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Old 08-29-2018, 09:24 PM   #55
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Originally Posted by CMTampa View Post
I replaced my 25' Safari with a new Classic 30 last year before replacing my 2014 Ram 1500 Limited. My maiden voyage was just across the state to Flagler Beach in Florida, a trip I have made for years, so I thought all would be fine. Big mistake, only a couple of miles from home on the Interstate I was passed by a semi. The trailer sway began, then the truck started to sway. I had no control. Either the divine hand of God or the truck applied the trailer brake automatically and straightened me out. We did continue to our destination on back roads and returned the same way. After that experience I would never tow a Classic 30 with a 1/2 ton. There were likely several contributing factors so no need to speculate where I went wrong. Although I loved that truck, the first thing I did was replace the tow vehicle and install a Pro Pride Hitch. I now tow with a 2017 3500 Cummins Mega Cab 4x4 dually. Some will say it is over kill and perhaps it is. However; now there is no problem towing anywhere up or down steep grades and absolutely no driver fatigue. I will never jeopardize my family again, Safety first.
I have towed a 28í through 2 hours of city traffic in Milwaukee and Chicago. And the truck traffic is awful. First time with a Blue Ox and it was not comfortable. But then I put on a Propride. No sway. Some push. Very easy to drive though. Cost about $3,000 for the hitch set up. I use a 2017 F150 1/2 ton Ecoboost. You should have started with the hitch set up first. Would have been much cheaper. Iíll bet it would have solved your problem.

Anyone who has an issue with a 1/2 ton should do these 3 things before going with a big expensive diesel that costs a fortune to buy and operate:
1). Get different tires.
2). Get better shocks.
3). Get a Hensley or Propride hitch.
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Old 08-29-2018, 10:16 PM   #56
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Tow vehicle

Yup. My setup exactly. Carefully tuned each time I set out. Also driven very conservatively.
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Old 08-30-2018, 02:51 AM   #57
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I have the same question, unless something has changed they are nearly the same truck, or at least they used to be. My 2002 F-350 is the same truck as the F-250 of the same year except for 4" spring blocks instead of the 2", and one overload leaf spring. Oh and the fender badge. Now the dualies are another story.
Nope, not the same. Check the payload, mine is almost 4000lb. I had a chance to get a good deal on a diesel F250 but took it to my mechanic who showed me the difference. He laughed out loud when I told him I thought the only difference was one leaf in the springs.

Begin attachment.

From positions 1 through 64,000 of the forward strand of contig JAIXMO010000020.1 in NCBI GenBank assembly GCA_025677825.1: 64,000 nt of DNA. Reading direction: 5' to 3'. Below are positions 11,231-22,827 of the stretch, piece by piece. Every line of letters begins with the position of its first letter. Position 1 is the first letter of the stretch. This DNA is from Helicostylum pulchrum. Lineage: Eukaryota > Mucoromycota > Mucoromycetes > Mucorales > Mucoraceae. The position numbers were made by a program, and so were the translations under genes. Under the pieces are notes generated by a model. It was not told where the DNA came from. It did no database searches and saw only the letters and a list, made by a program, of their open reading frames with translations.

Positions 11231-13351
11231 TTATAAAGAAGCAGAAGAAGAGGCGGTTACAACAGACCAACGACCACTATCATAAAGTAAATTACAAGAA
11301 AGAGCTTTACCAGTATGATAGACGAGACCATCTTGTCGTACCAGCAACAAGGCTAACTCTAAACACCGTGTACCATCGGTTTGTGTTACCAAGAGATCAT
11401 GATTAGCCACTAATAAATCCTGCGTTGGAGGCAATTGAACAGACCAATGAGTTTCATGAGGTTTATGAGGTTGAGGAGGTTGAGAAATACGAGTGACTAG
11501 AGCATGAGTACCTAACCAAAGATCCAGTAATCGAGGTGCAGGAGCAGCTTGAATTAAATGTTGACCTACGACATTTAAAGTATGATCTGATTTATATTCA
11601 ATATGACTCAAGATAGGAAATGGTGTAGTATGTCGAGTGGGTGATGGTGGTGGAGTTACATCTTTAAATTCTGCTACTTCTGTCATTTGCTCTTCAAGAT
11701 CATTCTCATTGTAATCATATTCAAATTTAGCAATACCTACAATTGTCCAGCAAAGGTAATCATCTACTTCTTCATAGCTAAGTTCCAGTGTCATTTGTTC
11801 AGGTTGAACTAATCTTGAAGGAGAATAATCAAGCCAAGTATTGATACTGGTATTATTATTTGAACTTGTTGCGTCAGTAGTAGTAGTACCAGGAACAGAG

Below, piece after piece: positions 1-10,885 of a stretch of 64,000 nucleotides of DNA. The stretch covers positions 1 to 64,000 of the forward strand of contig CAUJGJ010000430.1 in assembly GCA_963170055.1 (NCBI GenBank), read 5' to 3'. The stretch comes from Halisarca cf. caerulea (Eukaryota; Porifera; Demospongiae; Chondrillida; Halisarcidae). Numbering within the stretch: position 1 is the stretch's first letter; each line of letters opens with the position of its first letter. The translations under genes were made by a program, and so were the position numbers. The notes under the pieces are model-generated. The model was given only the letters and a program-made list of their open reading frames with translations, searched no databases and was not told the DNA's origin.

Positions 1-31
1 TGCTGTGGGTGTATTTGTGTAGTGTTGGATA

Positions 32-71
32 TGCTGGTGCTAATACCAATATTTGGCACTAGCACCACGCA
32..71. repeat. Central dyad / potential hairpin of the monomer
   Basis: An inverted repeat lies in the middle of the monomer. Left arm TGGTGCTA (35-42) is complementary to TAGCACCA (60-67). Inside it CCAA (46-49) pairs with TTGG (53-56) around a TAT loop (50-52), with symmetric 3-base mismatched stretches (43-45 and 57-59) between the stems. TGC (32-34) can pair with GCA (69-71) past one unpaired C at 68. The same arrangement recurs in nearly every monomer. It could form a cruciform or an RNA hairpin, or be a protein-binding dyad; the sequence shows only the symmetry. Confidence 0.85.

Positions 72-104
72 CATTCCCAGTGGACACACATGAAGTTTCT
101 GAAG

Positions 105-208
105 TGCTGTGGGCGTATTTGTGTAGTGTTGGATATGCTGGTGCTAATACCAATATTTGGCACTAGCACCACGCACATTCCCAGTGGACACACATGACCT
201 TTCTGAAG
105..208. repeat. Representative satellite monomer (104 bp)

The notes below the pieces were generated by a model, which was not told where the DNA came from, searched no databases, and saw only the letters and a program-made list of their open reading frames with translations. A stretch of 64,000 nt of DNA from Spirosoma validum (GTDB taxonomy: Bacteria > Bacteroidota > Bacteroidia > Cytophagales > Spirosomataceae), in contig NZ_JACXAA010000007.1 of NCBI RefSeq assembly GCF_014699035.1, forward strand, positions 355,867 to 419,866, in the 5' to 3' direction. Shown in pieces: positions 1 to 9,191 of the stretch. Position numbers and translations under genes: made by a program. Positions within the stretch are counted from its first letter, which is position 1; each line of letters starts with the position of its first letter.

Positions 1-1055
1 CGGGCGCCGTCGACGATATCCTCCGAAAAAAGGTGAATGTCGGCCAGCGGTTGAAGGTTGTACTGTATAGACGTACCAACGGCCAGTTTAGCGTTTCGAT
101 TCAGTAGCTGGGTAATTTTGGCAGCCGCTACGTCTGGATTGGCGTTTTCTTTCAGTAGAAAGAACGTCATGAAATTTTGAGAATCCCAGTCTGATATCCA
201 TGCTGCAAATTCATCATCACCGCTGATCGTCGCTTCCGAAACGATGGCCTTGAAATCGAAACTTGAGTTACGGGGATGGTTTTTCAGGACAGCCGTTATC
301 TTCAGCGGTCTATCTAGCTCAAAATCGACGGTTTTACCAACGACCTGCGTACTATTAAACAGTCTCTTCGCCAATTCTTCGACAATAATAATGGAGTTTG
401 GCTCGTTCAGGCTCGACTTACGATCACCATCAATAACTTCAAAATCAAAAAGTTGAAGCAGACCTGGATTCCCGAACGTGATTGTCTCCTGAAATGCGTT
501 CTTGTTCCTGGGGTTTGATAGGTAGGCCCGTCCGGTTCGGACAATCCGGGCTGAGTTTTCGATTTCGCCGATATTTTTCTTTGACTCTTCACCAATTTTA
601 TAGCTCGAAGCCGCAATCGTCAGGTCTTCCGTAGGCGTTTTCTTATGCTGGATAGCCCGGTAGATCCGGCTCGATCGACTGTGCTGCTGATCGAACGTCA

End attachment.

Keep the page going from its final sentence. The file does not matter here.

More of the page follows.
The frame on the F350 is beefier in the center. If I had bought that 250 I would have needed airbags to haul some of the stuff I carry. And the added cost of the 350 is not that much.

The transmissions for gas and diesel are both heavy duty but obviously different because of the different rpm/power ranges but were actually not as different as I expected. Anyway, glad I checked. Iíve been reading Internet legends about how similar they are for years.
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Old 08-30-2018, 07:42 AM   #58
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The frame on the F350 is beefier in the center..
I have never seen this anywhere and I find it tough to believe. Some of the F-350's have a larger center section on the rear differential but I can't believe Ford would use a different frame unless you are talking about bolt/rivet in cross members. I can tell you with certainty that is not the case on the 99-08 Superduty. I can also say with certainty that the only differences in the gas/diesel transmissions from those years is the bell housing mounting pattern and the electronic programming, and the married transfer case on the 4X4s.
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Old 08-30-2018, 02:16 PM   #59
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I have never seen this anywhere and I find it tough to believe. Some of the F-350's have a larger center section on the rear differential but I can't believe Ford would use a different frame unless you are talking about bolt/rivet in cross members. I can tell you with certainty that is not the case on the 99-08 Superduty. I can also say with certainty that the only differences in the gas/diesel transmissions from those years is the bell housing mounting pattern and the electronic programming, and the married transfer case on the 4X4s.
Iím talking about newer ones, not 99-08. Had Ďem on the hoist side by side. The axle and frame are made to carry more weight.
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Old 08-30-2018, 07:46 PM   #60
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I’m talking about newer ones, not 99-08. Had ‘em on the hoist side by side. The axle and frame are made to carry more weight.
Sorry nothing personal but I am going to have to call BS on this one.